Wednesday, May 31, 2023
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Whitetail Planting Zones |

Planting Mast Orchards is a great way to attract and feed deer and other wildlife, and Chestnut Hill Outdoors has a diverse array of hard and soft mast-producing trees and shrubs. It’s up to the landowner to decide which species to plant—the greater the variety, the wider the window of attractiveness. However, individual species of trees and shrubs are adapted to living in certain climates. Landowners need to plant types best suited to the local climate to ensure maximum growth and mast production.

The USDA Plant Hardiness Zone Map divides the nation into 10-degree F zones based on average annual minimum winter temperatures at the macro level. These zones or Regions describe the range in which plants are adapted and will be most productive. To ensure proper selection, Chestnut Hill Outdoors lists these zones for each of their products, and they check every order to ensure the selected species are appropriate for their destination. For example, Chickasaw plums are best suited for Zones 5-9, while American plums have a wider cold tolerance in zones 3-8. On the hard mast side, sawtooth, shumard and overcup oaks are better suited to zones 5-9, while nuttall and white oaks will thrive in zones 4-8.

USDA Plant Hardiness Plant Zone Map Link:

When selecting species, it’s also essential to consider micro-climate. Variations in elevation, slope, aspect and even proximity to bodies of water can all result in subtler, more localized temperature variations. Though the property may be in zone 6, the micro-climate of a low-lying pocket with a northern aspect may be closer to zone 4. In most situations, avoiding low-lying pockets is an excellent general rule of thumb, especially when planting mast trees that break dormancy early and could become damaged by late frosts that settle into these pockets. Conversely, gently sloping hillsides will provide a warmer microclimate where cold air drains off, especially if they have a southern aspect and receive more sunlight, which is another factor to consider when determining whitetail planting zones. Most mast species prefer and may even require full sun.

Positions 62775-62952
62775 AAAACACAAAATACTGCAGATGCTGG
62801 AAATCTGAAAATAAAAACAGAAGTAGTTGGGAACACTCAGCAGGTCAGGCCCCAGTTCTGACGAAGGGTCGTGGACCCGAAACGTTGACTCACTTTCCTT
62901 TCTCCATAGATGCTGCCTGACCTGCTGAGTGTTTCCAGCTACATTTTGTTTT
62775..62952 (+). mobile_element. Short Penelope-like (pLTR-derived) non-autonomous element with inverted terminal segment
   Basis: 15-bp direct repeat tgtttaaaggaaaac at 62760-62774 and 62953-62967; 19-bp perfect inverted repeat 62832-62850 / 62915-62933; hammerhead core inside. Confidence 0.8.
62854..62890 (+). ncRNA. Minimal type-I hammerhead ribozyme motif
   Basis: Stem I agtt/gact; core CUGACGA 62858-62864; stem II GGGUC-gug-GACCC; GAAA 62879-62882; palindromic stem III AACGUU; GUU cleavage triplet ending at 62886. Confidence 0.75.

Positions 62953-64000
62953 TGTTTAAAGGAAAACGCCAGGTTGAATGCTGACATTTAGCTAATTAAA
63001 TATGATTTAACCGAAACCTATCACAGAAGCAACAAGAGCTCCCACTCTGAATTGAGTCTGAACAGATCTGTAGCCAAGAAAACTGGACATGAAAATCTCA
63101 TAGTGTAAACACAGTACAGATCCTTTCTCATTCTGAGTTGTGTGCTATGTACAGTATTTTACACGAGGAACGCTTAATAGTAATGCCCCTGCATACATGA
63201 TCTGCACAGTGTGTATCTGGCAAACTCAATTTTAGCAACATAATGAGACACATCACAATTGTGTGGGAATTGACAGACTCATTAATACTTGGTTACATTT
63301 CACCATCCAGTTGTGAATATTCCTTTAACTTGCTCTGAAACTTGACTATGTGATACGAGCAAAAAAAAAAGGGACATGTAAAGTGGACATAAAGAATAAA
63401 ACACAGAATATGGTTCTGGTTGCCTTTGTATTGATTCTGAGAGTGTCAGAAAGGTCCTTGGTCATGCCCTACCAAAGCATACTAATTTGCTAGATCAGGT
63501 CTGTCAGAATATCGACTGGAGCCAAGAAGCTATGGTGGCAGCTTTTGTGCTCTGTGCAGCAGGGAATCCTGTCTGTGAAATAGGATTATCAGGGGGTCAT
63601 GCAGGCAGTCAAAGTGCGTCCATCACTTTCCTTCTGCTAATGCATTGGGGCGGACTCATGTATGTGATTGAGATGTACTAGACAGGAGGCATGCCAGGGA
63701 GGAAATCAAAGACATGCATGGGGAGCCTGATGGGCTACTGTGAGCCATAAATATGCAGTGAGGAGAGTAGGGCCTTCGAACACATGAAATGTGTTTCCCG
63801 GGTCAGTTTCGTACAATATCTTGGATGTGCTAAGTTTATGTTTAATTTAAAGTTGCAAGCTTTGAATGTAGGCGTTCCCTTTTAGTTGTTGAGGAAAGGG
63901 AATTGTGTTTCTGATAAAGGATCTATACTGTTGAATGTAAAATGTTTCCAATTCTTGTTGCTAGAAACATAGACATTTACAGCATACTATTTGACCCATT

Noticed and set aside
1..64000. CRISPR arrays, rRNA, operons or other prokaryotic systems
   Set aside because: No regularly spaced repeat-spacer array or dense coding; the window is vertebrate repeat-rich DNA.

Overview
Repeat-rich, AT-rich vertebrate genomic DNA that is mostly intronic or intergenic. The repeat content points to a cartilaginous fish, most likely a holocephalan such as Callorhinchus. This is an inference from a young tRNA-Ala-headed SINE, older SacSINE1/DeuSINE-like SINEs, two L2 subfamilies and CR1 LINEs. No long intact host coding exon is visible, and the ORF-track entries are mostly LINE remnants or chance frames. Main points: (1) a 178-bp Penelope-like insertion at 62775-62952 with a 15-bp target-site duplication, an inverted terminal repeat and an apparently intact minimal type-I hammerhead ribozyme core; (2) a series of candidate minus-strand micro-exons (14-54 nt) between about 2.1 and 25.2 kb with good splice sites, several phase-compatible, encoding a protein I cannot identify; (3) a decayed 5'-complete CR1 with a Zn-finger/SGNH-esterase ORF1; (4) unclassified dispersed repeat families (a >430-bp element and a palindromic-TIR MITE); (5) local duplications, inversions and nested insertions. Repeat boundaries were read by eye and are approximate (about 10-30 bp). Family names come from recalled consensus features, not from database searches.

Purchasing and planting mast-producing trees and shrubs to attract deer represents an investment of time, money and effort. By carefully considering both macro and microclimates when selecting species, landowners can maximize plant productivity so they and the deer they feed will receive a greater return on that investment.

Chestnut Hill Outdoors is more than just a nursery. To ensure you receive the maximum benefit from their products, they also provide sound advice and instruction on proper planting and care. And they ensure the plants you receive are suited to your regional climate. For more on the varieties listed above and all Chestnut Hill Outdoors products and how to care for them, visit, or call (855) 386-7826.

Chestnut Hill is the best place for you to purchase your food plot and deer attractant plants because they offer a large selection, their plants are specifically bred to attract deer, and they offer customers different sized plants at different levels of growth.

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